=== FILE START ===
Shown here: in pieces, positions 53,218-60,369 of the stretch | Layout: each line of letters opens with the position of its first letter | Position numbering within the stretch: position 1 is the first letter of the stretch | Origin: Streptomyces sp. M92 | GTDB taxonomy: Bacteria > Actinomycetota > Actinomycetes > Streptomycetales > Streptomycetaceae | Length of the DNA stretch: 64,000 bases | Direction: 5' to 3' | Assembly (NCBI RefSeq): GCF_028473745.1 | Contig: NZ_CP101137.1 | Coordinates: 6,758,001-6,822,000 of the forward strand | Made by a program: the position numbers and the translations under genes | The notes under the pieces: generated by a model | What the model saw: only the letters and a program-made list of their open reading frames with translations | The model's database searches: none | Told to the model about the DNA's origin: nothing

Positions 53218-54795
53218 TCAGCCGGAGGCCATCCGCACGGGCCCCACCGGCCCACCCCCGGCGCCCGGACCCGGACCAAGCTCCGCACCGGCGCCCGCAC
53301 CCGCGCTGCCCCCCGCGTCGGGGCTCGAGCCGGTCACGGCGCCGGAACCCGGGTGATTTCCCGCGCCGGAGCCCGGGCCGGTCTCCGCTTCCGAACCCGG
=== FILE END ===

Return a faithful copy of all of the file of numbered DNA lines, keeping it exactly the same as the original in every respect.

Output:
Shown here: in pieces, positions 53,218-60,369 of the stretch | Layout: each line of letters opens with the position of its first letter | Position numbering within the stretch: position 1 is the first letter of the stretch | Origin: Streptomyces sp. M92 | GTDB taxonomy: Bacteria > Actinomycetota > Actinomycetes > Streptomycetales > Streptomycetaceae | Length of the DNA stretch: 64,000 bases | Direction: 5' to 3' | Assembly (NCBI RefSeq): GCF_028473745.1 | Contig: NZ_CP101137.1 | Coordinates: 6,758,001-6,822,000 of the forward strand | Made by a program: the position numbers and the translations under genes | The notes under the pieces: generated by a model | What the model saw: only the letters and a program-made list of their open reading frames with translations | The model's database searches: none | Told to the model about the DNA's origin: nothing

Positions 53218-54795
53218 TCAGCCGGAGGCCATCCGCACGGGCCCCACCGGCCCACCCCCGGCGCCCGGACCCGGACCAAGCTCCGCACCGGCGCCCGCAC
53301 CCGCGCTGCCCCCCGCGTCGGGGCTCGAGCCGGTCACGGCGCCGGAACCCGGGTGATTTCCCGCGCCGGAGCCCGGGCCGGTCTCCGCTTCCGAACCCGG